|Publication number||US6429432 B1|
|Application number||US 09/449,787|
|Publication date||Aug 6, 2002|
|Filing date||Nov 26, 1999|
|Priority date||Nov 26, 1999|
|Publication number||09449787, 449787, US 6429432 B1, US 6429432B1, US-B1-6429432, US6429432 B1, US6429432B1|
|Inventors||Colin J. McNaught, Douglas Arthur Kieper, Benjamin Lawrence Welch, Lee Holland Fairchild|
|Original Assignee||Dilon Technologies, Inc.|
|Export Citation||BiBTeX, EndNote, RefMan|
|Patent Citations (8), Referenced by (10), Classifications (12), Legal Events (9)|
|External Links: USPTO, USPTO Assignment, Espacenet|
The present invention relates to improved high resolution/small field-of-view gamma camera systems for use in breast cancer and similar anatomical imaging, and more specifically, to shielding devices for such gamma detectors that eliminate the influence of stray/interfering radiation that may be present in the imaging environment.
X-ray mammography is the primary clinical screening tool for breast cancer. Over 15 million mammograms were performed in 1995 and over 25 million are expected to be performed annually by 2000. However mammography suffers from a high false positive rate. Currently, biopsies are performed following a positive mammogram to determine whether a suspicious lesion is cancerous or benign. Of the approximately 800,000 biopsies performed in 1995, roughly 600,000 were conducted on benign lesions. In addition to the expense involved, biopsy is a stressful procedure for the patient and the scarring left by the biopsy makes subsequent mammograms more difficult to interpret. Additionally, about 15-25% of all women have breast tissue that results in indeterminate mammograms. Dense tissue and scarring from prior surgery have x-ray densities similar to breast lesions, resulting in low contrast mammograms that are difficult to interpret.
Scintimammography has been shown to complement mammography by imaging the metabolic activity of cancerous lesions while ignoring benign lesions and healthy tissue. In studies conducted over the past five years involving 600 women, in connection with the approval process of the DuPont Merck Pharmaceutical Company imaging agent Miraluma™, it was concluded that scintimammography is useful in differentiating cancerous and benign lesions. However, the studies also concluded that current large field-of-view gamma cameras cannot reliably image breast lesions smaller than 1.2-1.5 cm. In addition, the large size of these cameras limits their use to the lateral (side) views and does not allow for imaging the breast from other desirable viewing angles, and lesions in the chest wall are very difficult to detect.
To meet this need, so-called mini gamma cameras that are high resolution and image a small field-of-view have and are being developed.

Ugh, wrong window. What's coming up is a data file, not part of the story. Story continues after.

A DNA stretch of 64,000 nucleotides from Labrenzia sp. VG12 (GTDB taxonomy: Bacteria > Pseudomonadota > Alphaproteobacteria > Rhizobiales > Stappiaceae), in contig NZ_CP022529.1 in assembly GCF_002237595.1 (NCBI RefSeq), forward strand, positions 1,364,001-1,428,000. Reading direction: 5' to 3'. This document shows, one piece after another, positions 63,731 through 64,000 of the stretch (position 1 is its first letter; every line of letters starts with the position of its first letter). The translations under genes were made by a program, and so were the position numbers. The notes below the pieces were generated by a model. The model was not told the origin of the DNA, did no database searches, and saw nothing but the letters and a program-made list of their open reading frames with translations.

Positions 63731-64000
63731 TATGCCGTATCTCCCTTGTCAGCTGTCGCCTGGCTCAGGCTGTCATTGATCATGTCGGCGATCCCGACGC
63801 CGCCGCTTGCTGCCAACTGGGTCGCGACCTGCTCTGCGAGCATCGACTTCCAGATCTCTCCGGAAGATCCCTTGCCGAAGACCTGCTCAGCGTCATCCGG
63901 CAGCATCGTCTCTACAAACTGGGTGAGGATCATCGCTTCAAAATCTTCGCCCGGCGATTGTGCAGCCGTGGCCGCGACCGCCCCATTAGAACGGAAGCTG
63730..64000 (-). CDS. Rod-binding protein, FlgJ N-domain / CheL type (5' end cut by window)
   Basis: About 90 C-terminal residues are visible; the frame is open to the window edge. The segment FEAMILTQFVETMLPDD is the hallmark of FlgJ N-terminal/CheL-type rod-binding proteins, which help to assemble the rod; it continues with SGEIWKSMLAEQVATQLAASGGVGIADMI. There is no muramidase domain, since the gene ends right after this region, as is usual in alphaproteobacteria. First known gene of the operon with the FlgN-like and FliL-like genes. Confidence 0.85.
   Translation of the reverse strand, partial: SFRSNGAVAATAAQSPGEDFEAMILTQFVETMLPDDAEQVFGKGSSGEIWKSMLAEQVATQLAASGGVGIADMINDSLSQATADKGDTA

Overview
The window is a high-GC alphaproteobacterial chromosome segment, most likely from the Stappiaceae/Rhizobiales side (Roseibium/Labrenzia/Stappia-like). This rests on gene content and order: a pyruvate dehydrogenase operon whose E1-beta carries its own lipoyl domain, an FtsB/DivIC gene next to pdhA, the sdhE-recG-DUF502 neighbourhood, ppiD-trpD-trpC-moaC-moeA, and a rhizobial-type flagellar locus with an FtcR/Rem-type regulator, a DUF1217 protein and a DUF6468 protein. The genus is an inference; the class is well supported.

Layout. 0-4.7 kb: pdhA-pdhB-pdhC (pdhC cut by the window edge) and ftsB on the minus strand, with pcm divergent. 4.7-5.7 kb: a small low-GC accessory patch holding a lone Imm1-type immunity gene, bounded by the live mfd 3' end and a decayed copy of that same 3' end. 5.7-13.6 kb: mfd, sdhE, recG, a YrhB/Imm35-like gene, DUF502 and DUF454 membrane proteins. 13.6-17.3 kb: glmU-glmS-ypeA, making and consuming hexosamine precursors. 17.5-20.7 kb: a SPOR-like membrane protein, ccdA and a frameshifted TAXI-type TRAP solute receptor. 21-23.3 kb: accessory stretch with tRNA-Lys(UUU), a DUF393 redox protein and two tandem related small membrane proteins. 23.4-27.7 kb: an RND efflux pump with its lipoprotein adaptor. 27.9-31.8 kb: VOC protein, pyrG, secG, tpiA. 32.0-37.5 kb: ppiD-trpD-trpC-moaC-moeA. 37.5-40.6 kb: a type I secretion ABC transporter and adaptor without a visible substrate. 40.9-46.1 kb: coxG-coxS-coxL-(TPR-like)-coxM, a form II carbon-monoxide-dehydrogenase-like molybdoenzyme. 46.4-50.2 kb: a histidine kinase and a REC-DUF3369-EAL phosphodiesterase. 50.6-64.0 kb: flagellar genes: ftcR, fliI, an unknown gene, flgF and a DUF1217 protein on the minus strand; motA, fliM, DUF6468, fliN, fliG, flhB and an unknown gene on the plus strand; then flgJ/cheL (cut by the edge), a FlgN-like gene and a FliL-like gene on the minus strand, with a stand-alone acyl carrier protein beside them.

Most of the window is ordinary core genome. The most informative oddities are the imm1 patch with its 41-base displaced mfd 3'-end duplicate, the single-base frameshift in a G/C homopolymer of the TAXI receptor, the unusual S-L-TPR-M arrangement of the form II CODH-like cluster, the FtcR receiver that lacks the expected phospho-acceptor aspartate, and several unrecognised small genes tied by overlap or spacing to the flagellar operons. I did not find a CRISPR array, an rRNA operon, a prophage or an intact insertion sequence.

A problem with these cameras, as with virtually all gamma emission detection based camera systems, is that they are prone to interference from extraneous radiation generated by sources other than the particular anatomical portion being examined. For example, in a typical breast examination, the patient is injected with a radiopharmaceutical and each breast imaged separately from a variety of positions by placing a gamma sensitive camera at various locations relative to the breast. In a lateral examination, the camera is placed outside of the breast under examination which results in its being “aimed” not only at the breast under examination, but also at the opposing breast. Since the opposing breast may also have selectively absorbed some of the radiopharmaceutical, it is also emitting gamma radiation that may be detected by the camera aimed at the breast under examination. While gamma cameras conventionally include collimators whose purpose is to eliminate “stray” radiation not impacting the camera at about a 90° angle to the surface of the collimator, the location of the opposing breast at about 90° to the collimator surface results in the collimator being relatively ineffective in eliminating this source of radiation. Similarly, when a caudal cranial view is taken (from below the breast) gamma emissions from radiopharmaceutical absorbed in the brain or thyroid may result in the production of similar interfering radiation that adversely affects the accuracy of the breast examination currently being performed.
Additionally, scatter radiation from tables and other structures in the environs of the imaging operation can result in the generation of impacting radiation that adversely affects the accuracy of the imaging operation. This problem is particularly acute in the case when the patient under examination is in the seated position as is often the case to enable the patient to remain motionless during the approximate 10 minute interval required to acquire the necessary image.